About a year ago, I made a modified copy of the Tiny C Compiler, which is licensed under LGPL-2.1. Using the techniques described in Ken Thompson's talk and paper titled "Reflections on Trusting Trust", my modified version of TCC ("EvilTCC") deliberately miscompiles the original TCC source code, regenerating my modification and injecting it back in before compiling it. It also miscompiles the GNU nano text editor, replacing the [ Welcome to nano. For basic help, type Ctrl+G. ] text with [ Your nano has been hacked by an evil compiler. ], as a proof-of-concept.

If I were to compile the original TCC with my EvilTCC binary, and distribute the resulting binary, would I be obligated to share the source code for EvilTCC?

Note that this is purely hypothetical, as I have no plans to distribute EvilTCC - it remains in a private GitHub repository and a local repository on my laptop, and I do not want to take any risks, no matter how small, that my work on this gets repurposed for something genuinely nefarious.

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    In future, it's probably best to keep mentions of anything you don't want "repurposed for something genuinely nefarious" strictly hypothetical, with irrelevant details modified, omitted, or exaggerated. (Trusting Trust isn't a secret, pulling it off isn't that hard even from scratch, and such attacks are fairly easy to defend against, so you're probably safe here.)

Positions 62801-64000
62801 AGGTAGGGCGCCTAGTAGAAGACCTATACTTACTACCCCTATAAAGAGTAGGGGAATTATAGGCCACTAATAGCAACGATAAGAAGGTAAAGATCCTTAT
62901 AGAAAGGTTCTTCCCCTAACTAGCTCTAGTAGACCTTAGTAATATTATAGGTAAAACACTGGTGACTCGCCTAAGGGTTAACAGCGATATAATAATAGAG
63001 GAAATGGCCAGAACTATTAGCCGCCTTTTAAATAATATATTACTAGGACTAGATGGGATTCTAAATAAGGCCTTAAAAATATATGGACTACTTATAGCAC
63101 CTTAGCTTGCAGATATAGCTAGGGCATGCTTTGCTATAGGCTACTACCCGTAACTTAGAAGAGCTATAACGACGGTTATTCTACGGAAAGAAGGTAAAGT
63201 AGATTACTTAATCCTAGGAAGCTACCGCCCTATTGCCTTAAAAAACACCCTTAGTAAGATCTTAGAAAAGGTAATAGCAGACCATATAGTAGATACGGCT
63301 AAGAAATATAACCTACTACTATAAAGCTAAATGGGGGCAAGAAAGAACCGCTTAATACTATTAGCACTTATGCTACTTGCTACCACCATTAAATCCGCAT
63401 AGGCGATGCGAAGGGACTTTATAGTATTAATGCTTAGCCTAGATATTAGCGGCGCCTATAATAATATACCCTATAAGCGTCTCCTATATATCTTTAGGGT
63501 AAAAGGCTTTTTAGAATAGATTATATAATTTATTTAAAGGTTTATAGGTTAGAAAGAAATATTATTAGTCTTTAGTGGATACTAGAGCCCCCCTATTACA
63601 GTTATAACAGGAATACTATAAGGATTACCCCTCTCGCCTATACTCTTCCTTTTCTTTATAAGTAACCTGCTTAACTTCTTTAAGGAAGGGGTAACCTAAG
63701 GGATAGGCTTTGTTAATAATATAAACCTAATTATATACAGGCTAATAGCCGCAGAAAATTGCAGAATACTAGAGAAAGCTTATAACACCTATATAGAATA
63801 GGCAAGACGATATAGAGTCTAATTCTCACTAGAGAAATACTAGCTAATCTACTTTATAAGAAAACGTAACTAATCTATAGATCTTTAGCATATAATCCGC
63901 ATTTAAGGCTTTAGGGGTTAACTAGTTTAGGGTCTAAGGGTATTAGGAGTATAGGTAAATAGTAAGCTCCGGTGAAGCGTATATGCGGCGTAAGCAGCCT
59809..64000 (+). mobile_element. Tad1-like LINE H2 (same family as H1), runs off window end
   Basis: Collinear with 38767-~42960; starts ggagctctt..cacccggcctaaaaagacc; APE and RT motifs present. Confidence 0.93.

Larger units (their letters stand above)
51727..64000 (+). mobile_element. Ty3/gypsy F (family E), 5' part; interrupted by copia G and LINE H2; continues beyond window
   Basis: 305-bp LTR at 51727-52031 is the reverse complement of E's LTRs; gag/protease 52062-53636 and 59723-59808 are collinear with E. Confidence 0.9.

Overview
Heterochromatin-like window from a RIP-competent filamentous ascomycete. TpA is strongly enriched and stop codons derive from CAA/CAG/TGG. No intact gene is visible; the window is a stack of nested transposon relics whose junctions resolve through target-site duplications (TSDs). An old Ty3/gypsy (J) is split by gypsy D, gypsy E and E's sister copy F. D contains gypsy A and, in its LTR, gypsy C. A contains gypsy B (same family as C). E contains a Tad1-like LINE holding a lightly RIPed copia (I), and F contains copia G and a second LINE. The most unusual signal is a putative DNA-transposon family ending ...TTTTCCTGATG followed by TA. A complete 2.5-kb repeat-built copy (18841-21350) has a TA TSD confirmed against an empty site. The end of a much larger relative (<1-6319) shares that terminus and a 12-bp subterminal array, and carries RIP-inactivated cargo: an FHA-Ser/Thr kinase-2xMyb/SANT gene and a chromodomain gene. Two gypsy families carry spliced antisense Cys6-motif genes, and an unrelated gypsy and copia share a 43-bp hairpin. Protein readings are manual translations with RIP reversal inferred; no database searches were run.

– wizzwizz4
    Commented Apr 9 at 20:04
  • @wizzwizz4 if I had discovered an unknown method or attack vector, I would be much more careful about it. I am willing to talk about what I did precisely because it's so well known, and easy enough for me to implement, despite having done very little C programming before or since. Raising more awareness of the problem and ways to defend against it (like Diverse Double Compiling) is, by my assessment, a net neutral to positive. Making a Trusting Trust attack attack easier to pull off is a net neutral to negative. Still, thanks for making sure that I was thinking it through. Commented Apr 10 at 15:14

1 Answer 1



When distributing the binary of a GPL work, you must share the "Corresponding Source" of the work. "Corresponding Source" is defined in Section 1 of the GPL v3 as

The “Corresponding Source” for a work in object code form means all the source code needed to generate, install, and (for an executable work) run the object code and to modify the work, including scripts to control those activities. However, it does not include the work's System Libraries, or general-purpose tools or generally available free programs which are used unmodified in performing those activities but which are not part of the work.

While TCC is a generally available free program, you are not using it unmodified so you you cannot take advantage of that exception.

  • It looks like there are similar terms in the text of the LGPL 2.1 license. Commented Apr 8 at 19:09
  • I would add this part quoted from the GPL: "The “source code” for a work means the preferred form of the work for making modifications to it. “Object code” means any non-source form of a work."
    – ecm
    Commented Apr 8 at 22:18

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